Savages: directed by Oliver Stone; written by Shane Salerno, Don Winslow and Oliver Stone
Reviewing Oliver Stone’s significantly frenetic Savages poses some difficulty. For one, I tend to be so obstinately literal in the way I process information I end up being expressly against subscribing to the notion of a term like “guilty” pleasure – since the inherent feature in all things pleasure is the eschewing of all things disagreeable, like guilt. And, I’ve seen a few folks who appreciated the hijinks at work in the film write off their appreciation with the more “justifiable” edict of it being “guilty pleasure”. For two, the film itself is so often, deliberately fascinated by the hazily trashy (and this is, after all, the same man who directed U-Turn) that I’m not certain that I may not either be overestimating its purpose or in any case not as adept in enjoying the silly garishness which the film presents the audience with. But then, of course, I must have been well versed enough in Stone-weirdness because I did enjoy the nuttiness of Savages.
I’ve been having this bizarre about-face lately where I’m becoming more and more appreciative of the way conventionally serious issues are injected with significant bouts of levity. Savages stays true to its title and makes good on the overwhelming barrage of brutality the name suggests. And, on some level I wonder if I should, perhaps, object to this and condemn Stone for superfluous violence but then the name of the film demands it and the violence is only superfluous inasmuch as the characters don’t need to be so violent but they are anyway. But the fact that they are unnecessarily violent is part of the story. Which leads me to another interesting feature of the film – the essentiality of everything within the frame. Sort of. I’d be lying if I said that the film is especially coherent or cohesive on its own, but within the strictures of what it is and what (I suspect) it aims to be it doesn’t waste any of itself. Even the overwhelmingly pat narration via Blake Lively’s O (just as frustrating and goatish as she is in her most famous incarnation – Serena Van der Woodsen) isn’t quite as objectionable as it could be because in a very odd way Stone doesn’t necessarily make her a better performer but directs her in a way that her limitations become just right for film.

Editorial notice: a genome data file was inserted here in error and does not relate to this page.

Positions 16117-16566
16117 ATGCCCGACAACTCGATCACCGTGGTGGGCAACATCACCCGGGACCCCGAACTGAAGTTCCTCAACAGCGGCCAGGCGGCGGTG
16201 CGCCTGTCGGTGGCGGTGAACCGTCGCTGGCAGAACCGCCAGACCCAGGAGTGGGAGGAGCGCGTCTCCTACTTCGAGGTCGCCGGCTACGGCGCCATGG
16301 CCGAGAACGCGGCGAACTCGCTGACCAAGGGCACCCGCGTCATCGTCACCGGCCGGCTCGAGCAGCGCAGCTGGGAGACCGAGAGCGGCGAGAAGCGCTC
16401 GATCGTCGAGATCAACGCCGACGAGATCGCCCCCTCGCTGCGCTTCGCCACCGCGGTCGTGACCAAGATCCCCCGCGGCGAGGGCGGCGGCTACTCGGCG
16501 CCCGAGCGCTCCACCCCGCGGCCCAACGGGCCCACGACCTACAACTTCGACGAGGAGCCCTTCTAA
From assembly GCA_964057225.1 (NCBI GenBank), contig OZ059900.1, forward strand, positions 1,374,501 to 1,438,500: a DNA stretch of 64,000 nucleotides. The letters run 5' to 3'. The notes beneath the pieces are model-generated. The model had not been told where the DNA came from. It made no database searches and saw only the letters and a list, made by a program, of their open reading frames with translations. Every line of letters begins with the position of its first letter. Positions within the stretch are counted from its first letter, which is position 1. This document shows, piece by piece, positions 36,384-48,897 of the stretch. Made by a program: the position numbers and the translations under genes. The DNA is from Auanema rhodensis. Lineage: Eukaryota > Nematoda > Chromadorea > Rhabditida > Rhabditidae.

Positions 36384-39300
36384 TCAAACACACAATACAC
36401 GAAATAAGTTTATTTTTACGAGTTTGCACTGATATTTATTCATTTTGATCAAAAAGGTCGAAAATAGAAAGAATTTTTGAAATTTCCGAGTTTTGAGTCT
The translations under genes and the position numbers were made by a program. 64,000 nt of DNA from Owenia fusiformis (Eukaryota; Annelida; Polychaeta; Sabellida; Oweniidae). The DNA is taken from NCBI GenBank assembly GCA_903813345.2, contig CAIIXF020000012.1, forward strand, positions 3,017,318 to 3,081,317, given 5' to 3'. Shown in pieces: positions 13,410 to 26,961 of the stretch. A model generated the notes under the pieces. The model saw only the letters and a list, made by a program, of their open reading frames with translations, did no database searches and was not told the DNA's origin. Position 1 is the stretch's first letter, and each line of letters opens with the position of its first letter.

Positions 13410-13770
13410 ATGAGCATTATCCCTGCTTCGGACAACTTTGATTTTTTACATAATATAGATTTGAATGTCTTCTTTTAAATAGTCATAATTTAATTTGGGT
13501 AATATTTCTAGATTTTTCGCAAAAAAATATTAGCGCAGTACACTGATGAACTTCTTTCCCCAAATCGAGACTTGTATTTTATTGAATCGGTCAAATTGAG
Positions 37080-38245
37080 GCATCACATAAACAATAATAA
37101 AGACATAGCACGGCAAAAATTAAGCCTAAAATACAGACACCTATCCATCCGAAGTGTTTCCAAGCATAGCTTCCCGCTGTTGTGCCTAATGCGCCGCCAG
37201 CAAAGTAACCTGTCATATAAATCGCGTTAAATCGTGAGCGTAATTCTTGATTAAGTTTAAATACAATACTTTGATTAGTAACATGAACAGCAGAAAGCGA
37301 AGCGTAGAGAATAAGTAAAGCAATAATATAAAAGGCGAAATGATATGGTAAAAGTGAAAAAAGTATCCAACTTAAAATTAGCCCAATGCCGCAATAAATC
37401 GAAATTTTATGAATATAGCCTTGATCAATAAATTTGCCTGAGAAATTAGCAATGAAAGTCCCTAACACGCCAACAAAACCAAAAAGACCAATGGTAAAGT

....more below about Savages on-point ensemble, its weirdness which works and my reasons for liking it...
The entire cast is on point. Even if Taylor Kitsch (an actor I like, even if he’s not very range-y) seems stuck playing in a tight register which runs from A to B he works, especially opposite Aaron Johnson who gets to be the most emotive of the three “leads”. The three are buoyed significantly by work from a strong supporting cast. I can’t remember the last time John Travolta has been as easily pleasant to watch. Benecio Del Tero attacks his grotesque villain role with a gusto that’s remarkable to behold and Demián Bichir (playing maybe, probably, the most honest character) does some good things with little times. The acting standout, though, is Salma Hayek as twisty, lurid, bizarre, sensational and gratifying as the film itself. The film, and Hayek, also manage to one-up the audience beautifully by presenting Hayek’s drug cartel leader Elena as not just a titillating quasi-madam. Elena’s arc unfolds with some key emotional character beats which aren’t treated with the irony you might expect from something like Savages.
(And, this doesn't fit with the actual review but I need to talk about Salma Hayek's revolting wig which threatened to take me out of the film with its shapelessness but even that the film makes good on because SPOILER ALERT in a particularly emotional moment her character takes it off and weeps and I wanted to stand up and cheer because, damn, that thing was hideous.)
And, really, it’s so easy to scoff at much of Savages. For example, I’m still not altogether (okay, at all) certain as to what kind of a name is Chon (more the fault of the original novelist than Stone and company). And because the film’s tone isn’t biting enough to be caustic it’s difficult to view the film as a sort of satirical piece. Still, it’s problematic once you start responding to a film with characters ranging from lazily illicit to effectively despicable with cries of it endorsing the idleness of people it espies. For one, the line as to what morals a film should promulgate (and how) are too blurred in the first place – and the edict of films and their didactic necessity don’t appeal to me much. Furthermore, even as Stone doesn’t take pains to vilify the lifestyles of his main characters it’s difficult to prove that he specifically presents an endorsement of them. Savages itself seems so focused on presenting as many lurid thrills (and incidental silliness) as possible, it’s content to distance itself – but barely – from its characters inclinations and entertain us while we watch them meander through their personal silliness.
Good Thing Going / B